If global temperature were increasing in a nice smooth line, in other words, we wouldn’t have as much to worry about, because it would be clear from that fact that the resilience of the planet’s climate system was well able to handle the changes that were in process. Once things begin to oscillate, veering outside usual conditions in both directions, that’s a sign that the limits to resilience are coming into sight, with the possibility of chaotic variability in the planetary climate as a whole waiting not far beyond that. We can fine-tune the warning signals a good deal by remembering that every system is made up of subsystems, and those of sub-subsystems, and as a general rule of thumb, the smaller the system, the more readily it moves from local adjustment to oscillation to turbulence in response to rising levels of disturbance.

Local climate is sensitive enough, in fact, that ordinary seasonal changes can yield minor turbulence, which is why the weather is so hard to predict. Regional climates are more stable, and they normally cycle through an assortment of wavelike oscillations: the cycle of the seasons is one, but there are also multiyear and multi-decade cycles of climate that can be tracked on a regional basis. The further up this geographical scale turbulence starts to show itself, the closer to massive trouble we are likely to be—which is why the drastic swings in regional and continental climate patterns in recent years deserve more attention than they generally get.

I’m not generally a fan of Thomas Friedman, but he scored a direct hit when he warned that what we have to worry about from anthropogenic climate change is not global warming but “global weirding.”2 A linear change in global temperatures would be harsh, but it would be possible to some extent to shift crop belts smoothly north in the Northern Hemisphere and south in the Southern. If the crop belts disintegrate—if you don’t know whether the next season is going to be warm or cold, wet or dry, short or long—famines become hard to avoid, and cascading impacts on an already strained global economy add to the fun and games. At this point, for the reasons just shown, that’s the most likely shape of the century or two ahead of us.

In theory, some of that could be avoided if the world’s nations were to stop treating the skies as an aerial sewer in which to dump greenhouse gases. In practice—well, I’ve met far too many people who claim to be deeply concerned about climate change but who still insist that they have to have SUVs to take their kids to soccer practice, and I recall the embarrassed silence that spread across the media a while back when British climate scientist Kevin Anderson pointed out that maybe jetting all over the place to climate conferences was communicating the wrong message at a time when climate scientists and everyone else needed to decrease their carbon footprint.3 Until the people who claim to be passionate about climate change start showing a willingness to burn much less carbon, it’s unlikely that anyone else will do so, and so I think it’s a pretty safe bet that fossil fuels will continue to be extracted and burned as long as geological and economic realities permit.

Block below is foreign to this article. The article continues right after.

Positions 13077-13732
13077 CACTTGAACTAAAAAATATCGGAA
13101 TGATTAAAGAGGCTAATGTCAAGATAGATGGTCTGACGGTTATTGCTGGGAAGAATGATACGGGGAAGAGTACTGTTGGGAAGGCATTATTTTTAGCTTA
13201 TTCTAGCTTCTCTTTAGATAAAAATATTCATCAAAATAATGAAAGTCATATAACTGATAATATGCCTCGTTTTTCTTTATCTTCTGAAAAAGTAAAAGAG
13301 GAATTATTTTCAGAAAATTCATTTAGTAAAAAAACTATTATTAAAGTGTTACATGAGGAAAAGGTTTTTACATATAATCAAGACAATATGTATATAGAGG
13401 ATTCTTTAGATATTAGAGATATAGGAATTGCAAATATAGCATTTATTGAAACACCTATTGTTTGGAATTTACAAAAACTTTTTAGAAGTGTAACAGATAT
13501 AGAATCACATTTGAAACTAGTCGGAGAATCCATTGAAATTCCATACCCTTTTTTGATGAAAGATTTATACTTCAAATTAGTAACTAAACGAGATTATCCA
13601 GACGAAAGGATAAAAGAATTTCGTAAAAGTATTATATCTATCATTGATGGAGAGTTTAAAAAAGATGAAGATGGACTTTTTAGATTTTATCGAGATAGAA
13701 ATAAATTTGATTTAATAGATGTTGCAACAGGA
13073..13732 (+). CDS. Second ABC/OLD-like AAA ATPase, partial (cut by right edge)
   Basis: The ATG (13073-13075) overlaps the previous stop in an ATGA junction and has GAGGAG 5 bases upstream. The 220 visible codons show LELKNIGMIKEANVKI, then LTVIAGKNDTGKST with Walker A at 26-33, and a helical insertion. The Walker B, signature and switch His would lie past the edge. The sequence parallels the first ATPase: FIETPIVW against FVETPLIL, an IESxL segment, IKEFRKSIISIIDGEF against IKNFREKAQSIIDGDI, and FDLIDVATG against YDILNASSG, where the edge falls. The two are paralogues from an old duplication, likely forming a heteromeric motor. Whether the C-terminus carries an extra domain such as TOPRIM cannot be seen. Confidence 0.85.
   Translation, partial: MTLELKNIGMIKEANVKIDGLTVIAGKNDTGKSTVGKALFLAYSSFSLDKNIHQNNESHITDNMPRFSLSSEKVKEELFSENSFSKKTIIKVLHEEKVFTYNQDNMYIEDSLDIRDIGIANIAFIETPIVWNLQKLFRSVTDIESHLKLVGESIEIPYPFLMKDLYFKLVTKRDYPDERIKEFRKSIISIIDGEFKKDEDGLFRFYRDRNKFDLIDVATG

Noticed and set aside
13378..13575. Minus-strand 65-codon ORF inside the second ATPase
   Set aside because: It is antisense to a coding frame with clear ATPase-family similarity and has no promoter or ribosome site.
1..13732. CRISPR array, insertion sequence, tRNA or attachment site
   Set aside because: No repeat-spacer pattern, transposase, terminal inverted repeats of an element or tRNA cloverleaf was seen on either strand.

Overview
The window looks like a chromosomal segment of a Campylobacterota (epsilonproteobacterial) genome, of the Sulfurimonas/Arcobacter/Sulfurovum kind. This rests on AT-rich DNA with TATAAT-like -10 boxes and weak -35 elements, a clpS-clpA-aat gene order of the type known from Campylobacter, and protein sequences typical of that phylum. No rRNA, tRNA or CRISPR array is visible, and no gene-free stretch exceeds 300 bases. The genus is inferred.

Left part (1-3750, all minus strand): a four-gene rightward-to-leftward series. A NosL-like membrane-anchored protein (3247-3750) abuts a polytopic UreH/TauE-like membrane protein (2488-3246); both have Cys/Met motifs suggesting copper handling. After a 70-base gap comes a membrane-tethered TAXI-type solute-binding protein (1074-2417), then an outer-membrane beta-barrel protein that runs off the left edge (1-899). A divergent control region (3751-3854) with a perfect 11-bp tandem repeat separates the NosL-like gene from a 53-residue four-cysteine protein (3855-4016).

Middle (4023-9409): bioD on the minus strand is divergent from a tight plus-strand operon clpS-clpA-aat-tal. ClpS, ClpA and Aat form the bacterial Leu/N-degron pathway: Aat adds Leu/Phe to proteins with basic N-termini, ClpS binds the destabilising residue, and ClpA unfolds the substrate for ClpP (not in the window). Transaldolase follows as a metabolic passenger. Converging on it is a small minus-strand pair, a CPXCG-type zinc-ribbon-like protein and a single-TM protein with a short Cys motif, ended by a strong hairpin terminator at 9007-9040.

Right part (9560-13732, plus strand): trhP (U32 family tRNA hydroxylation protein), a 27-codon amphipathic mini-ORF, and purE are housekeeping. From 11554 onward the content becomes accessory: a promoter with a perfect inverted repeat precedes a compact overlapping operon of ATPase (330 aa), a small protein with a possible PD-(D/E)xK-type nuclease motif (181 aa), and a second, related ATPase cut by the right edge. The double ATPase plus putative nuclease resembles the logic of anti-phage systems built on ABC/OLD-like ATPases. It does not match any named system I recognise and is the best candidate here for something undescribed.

The one bleak consolation here is that those realities are a good deal less flexible than worst-case scenarios generally assume. There are two factors in particular to track here, and both unfold from net energy—the difference between the energy content of fossil fuels as they reach the end consumer and the energy input needed to get them all the way there. The first factor is simply that if it takes more energy to extract, process, and transport a deposit of fossil carbon than the end user can get out of it by burning it, the fossil carbon will stay in the ground. The poster child here is kerogen shale, which has been the bane of four decades of enthusiastic energy projects in the American West and elsewhere. There’s an immense amount of energy locked up in the Green River shale and its equivalents, but every attempt to break into that cookie jar has come to grief on the hard fact that, if everything is included in the analysis, it takes more energy to extract kerogen from shale than you get from burning the kerogen.

The second factor is subtler and considerably more damaging. As fossil fuel deposits with abundant net energy are exhausted, and have to be replaced by deposits with lower net energy, a larger and larger fraction of the total energy supply available to an industrial society has to be diverted from all other economic uses to the process of keeping the energy flowing. Thus it’s not enough to point to high total energy production and insist that all’s well. The logic of net energy has to be applied here as well; the total energy input that gets used up in energy resource extraction, processing, and distribution has to be subtracted from total energy production, to get a realistic sense of how much energy is available to power the rest of the economy—and the rest of the economy, remember, is what produces the wealth that makes it possible for individuals, communities, and nations to afford fossil fuels in the first place.